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The People’s Climate March

In preparation for tomorrow’s worldwide People’s Climate March, Jasmine and I attended a small rally in Burlington at the University of Vermont’s campus.People's Climate March Pre-Rally 2014-09-20 13.34.40

We heard impassioned speakers, some young, some old, talking about how we desperately need to work together, not merely as Vermonters or as Americans but as citizens of the world, to make sure that we have a livable planet to bequeath to our grandchildren.

There’s reason for hope. Eight years ago, the largest climate rally in the world happened in downtown Burlington: 1,000 people attended. Not that many people were talking about climate change back then. Tomorrow, between 100,000 and 200,000 people are expected in Manhattan at the People’s Climate March, with thousands more in similar mobilizations around the globe. People are starting to pay attention.

In eight years, talking about carbon sequestration and footprints has gone from nutjob territory to a familiar topic at dinner tables and in classrooms across the world. Sustainability is gaining leverage in economic terms as well as moral ones. Last week, my friend Jay O’Hara‘s trial (for blockading a coal port with a lobster boat) was essentially dismissed, setting precedent for direct actions around the country.

It’s going to take work to fix the climate. Some of the options are already off the table because we’ve delayed too long, and the longer we wait, the more doorways get closed.

So let’s start today.

One of the speakers this afternoon pointed out that Americans tend to mistrust expert opinions and place their faith in the hands of people they know—friends and family members. As a society, our opinions are shaped by those closest to us. They asked us to commit to talking to at least one other person, today, about climate change and the need for action.

So I am talking to you. I believe the evidence I’ve seen about climate change. I believe that without significant changes in the way we live, work, eat, travel, and build, our grandchildren are going to inherit a world that’s actively hostile to life the way we know it. I don’t want that stain on my soul.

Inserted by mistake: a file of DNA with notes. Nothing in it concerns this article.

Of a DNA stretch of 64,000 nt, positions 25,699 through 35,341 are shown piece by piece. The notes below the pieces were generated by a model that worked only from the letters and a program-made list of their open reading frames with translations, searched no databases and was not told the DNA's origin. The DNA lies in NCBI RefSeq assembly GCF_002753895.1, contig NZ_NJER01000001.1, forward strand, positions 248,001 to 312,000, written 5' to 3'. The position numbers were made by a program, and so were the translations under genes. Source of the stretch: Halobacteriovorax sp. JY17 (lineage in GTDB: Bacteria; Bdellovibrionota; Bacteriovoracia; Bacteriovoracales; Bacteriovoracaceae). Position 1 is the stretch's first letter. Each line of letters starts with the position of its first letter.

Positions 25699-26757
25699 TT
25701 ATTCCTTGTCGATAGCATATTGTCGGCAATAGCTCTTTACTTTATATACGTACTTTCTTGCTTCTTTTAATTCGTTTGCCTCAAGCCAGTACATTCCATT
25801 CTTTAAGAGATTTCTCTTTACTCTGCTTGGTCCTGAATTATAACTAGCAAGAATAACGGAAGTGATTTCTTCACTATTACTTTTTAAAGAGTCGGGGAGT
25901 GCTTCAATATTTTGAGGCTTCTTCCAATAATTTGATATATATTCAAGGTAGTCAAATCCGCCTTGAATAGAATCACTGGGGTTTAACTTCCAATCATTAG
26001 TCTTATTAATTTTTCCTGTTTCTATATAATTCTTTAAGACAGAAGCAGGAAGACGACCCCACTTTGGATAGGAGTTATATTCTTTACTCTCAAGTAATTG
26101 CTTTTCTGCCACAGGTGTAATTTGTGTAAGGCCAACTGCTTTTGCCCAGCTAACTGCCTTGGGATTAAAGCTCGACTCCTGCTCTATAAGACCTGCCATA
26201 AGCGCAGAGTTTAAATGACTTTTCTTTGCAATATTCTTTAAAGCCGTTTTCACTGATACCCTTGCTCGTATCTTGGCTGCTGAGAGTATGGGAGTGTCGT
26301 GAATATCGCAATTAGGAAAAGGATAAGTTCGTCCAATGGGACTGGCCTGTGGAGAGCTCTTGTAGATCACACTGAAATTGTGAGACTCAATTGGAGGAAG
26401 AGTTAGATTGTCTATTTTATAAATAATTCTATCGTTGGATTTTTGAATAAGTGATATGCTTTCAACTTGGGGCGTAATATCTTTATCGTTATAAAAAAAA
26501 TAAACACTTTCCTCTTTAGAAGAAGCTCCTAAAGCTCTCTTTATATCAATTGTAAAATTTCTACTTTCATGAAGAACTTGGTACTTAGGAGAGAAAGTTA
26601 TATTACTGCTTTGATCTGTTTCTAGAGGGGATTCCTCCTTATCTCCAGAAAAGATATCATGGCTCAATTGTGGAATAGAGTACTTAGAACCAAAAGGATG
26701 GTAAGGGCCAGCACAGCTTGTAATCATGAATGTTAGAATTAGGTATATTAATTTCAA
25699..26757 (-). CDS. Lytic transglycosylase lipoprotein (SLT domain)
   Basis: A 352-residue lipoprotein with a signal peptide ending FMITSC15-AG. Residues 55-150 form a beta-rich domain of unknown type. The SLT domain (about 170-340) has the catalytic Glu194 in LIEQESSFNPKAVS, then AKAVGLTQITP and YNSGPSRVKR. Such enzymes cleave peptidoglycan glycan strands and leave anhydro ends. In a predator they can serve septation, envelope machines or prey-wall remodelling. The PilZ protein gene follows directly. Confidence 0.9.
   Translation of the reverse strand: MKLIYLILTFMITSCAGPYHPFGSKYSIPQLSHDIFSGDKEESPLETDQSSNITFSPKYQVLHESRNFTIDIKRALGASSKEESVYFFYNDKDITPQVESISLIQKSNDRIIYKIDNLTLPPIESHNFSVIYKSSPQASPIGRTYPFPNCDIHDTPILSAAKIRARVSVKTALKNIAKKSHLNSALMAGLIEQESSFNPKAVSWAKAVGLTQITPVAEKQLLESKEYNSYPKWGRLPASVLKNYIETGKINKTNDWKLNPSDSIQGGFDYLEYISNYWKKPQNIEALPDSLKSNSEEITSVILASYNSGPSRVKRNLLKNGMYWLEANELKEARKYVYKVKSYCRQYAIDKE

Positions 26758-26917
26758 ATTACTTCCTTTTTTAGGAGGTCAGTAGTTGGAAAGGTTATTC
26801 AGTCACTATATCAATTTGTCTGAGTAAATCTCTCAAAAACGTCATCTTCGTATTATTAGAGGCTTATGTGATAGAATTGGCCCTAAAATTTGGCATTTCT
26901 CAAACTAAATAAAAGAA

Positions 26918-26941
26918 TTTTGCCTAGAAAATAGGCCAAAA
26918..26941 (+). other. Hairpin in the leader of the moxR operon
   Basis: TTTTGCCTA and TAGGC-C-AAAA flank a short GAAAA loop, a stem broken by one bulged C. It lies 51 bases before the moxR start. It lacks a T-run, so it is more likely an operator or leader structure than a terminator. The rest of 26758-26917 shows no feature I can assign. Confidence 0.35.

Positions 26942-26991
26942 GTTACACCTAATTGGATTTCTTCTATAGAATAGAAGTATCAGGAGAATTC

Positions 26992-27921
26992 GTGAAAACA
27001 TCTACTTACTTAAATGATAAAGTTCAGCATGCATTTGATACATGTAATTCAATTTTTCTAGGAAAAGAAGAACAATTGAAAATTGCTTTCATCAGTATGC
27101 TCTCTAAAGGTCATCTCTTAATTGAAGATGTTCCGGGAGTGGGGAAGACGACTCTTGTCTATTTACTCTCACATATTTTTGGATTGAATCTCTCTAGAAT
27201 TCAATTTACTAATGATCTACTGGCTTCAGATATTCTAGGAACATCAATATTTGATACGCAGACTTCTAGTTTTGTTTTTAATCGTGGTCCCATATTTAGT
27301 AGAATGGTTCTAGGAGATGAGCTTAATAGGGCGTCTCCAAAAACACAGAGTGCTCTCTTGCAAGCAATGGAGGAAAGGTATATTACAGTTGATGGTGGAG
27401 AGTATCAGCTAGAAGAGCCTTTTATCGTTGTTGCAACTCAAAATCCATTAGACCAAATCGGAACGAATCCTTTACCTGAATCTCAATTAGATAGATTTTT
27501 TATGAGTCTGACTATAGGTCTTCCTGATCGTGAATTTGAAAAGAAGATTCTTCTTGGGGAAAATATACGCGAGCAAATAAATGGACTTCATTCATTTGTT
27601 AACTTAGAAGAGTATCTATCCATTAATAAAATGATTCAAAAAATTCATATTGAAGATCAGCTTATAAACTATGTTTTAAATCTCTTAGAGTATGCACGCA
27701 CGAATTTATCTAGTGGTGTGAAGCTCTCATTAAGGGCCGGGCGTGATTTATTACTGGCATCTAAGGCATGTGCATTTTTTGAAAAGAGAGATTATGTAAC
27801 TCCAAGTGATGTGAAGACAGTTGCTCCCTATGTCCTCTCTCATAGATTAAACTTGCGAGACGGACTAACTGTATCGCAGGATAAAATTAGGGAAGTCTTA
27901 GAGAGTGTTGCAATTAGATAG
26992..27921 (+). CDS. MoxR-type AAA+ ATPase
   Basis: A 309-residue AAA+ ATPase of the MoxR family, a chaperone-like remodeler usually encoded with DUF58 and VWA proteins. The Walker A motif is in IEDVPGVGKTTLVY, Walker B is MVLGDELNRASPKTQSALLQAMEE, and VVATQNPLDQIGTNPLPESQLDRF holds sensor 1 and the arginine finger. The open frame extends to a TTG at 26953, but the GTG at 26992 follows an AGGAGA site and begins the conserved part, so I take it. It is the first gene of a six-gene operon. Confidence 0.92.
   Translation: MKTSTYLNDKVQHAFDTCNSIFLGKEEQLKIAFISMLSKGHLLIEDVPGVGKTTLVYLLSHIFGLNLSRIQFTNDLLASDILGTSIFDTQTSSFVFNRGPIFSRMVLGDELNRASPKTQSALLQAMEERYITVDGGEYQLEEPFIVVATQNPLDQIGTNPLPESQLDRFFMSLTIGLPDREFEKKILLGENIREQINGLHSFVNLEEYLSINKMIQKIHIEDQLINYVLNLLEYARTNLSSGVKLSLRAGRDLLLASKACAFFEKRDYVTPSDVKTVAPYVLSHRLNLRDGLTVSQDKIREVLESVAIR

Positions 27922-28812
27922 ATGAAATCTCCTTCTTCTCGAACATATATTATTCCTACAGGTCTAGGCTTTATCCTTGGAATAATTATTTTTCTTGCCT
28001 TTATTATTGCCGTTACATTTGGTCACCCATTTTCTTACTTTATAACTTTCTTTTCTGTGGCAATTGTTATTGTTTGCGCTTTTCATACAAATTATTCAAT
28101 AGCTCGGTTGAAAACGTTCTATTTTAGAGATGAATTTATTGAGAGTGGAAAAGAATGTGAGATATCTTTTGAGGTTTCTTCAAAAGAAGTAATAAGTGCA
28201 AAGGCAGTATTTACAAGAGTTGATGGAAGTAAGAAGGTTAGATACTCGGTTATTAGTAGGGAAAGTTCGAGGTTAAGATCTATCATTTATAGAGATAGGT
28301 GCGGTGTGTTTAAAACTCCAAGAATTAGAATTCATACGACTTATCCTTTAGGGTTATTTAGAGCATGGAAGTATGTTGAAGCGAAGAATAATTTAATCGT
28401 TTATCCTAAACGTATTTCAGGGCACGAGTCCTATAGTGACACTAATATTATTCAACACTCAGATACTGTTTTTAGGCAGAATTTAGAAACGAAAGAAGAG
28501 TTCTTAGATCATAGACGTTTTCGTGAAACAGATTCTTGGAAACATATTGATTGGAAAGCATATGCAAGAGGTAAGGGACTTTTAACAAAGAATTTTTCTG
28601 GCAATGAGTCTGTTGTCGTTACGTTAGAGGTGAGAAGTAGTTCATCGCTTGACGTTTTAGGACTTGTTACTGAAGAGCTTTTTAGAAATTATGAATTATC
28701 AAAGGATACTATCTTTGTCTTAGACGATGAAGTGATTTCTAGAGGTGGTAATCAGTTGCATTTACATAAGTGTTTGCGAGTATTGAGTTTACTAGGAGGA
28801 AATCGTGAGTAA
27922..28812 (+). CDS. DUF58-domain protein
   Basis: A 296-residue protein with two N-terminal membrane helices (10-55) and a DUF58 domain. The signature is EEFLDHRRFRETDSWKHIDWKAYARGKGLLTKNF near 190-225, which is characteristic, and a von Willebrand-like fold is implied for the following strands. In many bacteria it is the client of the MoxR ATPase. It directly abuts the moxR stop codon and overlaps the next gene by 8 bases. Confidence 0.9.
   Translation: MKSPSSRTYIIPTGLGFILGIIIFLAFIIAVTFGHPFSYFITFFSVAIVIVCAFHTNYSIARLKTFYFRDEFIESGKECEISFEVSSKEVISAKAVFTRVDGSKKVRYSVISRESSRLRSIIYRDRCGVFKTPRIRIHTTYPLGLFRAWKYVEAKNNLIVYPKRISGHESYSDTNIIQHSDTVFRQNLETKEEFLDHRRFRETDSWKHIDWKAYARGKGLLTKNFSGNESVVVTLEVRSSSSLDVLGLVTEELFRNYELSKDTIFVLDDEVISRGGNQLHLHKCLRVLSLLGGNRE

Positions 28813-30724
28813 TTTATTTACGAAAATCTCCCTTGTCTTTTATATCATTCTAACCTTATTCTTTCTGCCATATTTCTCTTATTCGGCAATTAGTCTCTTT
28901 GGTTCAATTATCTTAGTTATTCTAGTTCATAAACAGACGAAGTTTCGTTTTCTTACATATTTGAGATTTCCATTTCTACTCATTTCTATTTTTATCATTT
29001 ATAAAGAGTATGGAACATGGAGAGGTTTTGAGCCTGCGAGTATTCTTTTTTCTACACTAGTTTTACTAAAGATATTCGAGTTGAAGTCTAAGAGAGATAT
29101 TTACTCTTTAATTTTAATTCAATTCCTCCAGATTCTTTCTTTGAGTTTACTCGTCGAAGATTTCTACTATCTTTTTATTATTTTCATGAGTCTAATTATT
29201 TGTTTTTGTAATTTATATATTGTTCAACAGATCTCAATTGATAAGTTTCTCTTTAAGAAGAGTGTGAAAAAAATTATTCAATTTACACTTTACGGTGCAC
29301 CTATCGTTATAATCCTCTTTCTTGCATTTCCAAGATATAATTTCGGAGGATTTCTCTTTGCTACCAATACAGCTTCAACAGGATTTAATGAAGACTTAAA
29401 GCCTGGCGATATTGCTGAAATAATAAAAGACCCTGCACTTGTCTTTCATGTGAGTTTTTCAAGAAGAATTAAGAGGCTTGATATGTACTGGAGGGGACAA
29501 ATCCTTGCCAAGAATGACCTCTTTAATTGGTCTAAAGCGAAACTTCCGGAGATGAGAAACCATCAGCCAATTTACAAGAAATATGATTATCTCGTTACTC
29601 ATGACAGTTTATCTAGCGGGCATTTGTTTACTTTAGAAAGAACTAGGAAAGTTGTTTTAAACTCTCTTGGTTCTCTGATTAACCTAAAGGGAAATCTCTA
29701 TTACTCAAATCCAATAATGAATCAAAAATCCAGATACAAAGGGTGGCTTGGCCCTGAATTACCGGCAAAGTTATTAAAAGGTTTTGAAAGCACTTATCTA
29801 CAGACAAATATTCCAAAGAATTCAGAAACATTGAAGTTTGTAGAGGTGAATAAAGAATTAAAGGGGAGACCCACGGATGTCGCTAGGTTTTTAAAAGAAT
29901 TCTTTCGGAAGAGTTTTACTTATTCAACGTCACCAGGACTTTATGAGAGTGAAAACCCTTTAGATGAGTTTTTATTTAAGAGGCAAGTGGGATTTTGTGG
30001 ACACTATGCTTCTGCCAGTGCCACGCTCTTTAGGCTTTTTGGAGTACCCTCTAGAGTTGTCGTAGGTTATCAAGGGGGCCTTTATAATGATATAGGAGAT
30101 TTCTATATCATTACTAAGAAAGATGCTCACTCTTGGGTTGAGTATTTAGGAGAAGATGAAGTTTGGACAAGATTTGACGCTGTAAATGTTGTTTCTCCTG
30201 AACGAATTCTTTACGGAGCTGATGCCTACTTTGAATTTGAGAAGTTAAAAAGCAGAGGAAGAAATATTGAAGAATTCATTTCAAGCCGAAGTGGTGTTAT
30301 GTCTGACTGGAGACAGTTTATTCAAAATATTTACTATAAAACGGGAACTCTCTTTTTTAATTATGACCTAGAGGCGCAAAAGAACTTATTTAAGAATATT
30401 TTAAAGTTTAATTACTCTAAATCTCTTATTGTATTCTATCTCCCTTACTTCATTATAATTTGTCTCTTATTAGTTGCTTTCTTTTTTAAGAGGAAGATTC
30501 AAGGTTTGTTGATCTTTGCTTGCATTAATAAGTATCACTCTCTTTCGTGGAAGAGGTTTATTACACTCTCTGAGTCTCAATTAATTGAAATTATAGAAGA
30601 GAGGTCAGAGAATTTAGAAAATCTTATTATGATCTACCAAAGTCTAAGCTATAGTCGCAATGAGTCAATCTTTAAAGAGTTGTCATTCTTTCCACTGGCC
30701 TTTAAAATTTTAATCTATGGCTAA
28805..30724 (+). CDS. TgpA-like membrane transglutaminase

The way I see it, we’re going to need a lot of people talking and working, together, if we’re going to fix this problem. It’s already happening, but we need more. For that to happen, silent moderates need to participate in the discussion. It’s okay to say you’re not sure how big the problem is, and it’s okay to say you don’t know what to do about it—but stand up and take part in the conversation. We need more voices.

If you can get to NYC tomorrow (Sunday, September 21st, 2014), please consider attending the People’s Climate March. There’s more information here. With luck, the world leaders attending the United Nations climate summit (a few blocks away from the March route) will pay attention to the voices of the people assembled there. We speak the loudest when we speak together.

Finally, I’d like to ask you to talk about this article with someone, and to do it today. You don’t have to agree. You can call me an alarmist moron if you want. But talk about it.

Talk about the climate. Talk about what rising sea levels mean for island nations, and what it’ll do when Boston and NYC and Miami lose 50% of their land area to the sea. Talk about what a world without maple syrup will taste like once maple trees die off due to climate change. Talk about how we’ll respond to hurricanes like Irene and Rita when we don’t have any gasoline left to power emergency vehicles and generators. Talk about drought and superstorms and the connections between the two.

And most importantly, let’s talk about what we’ll do about it all.

 

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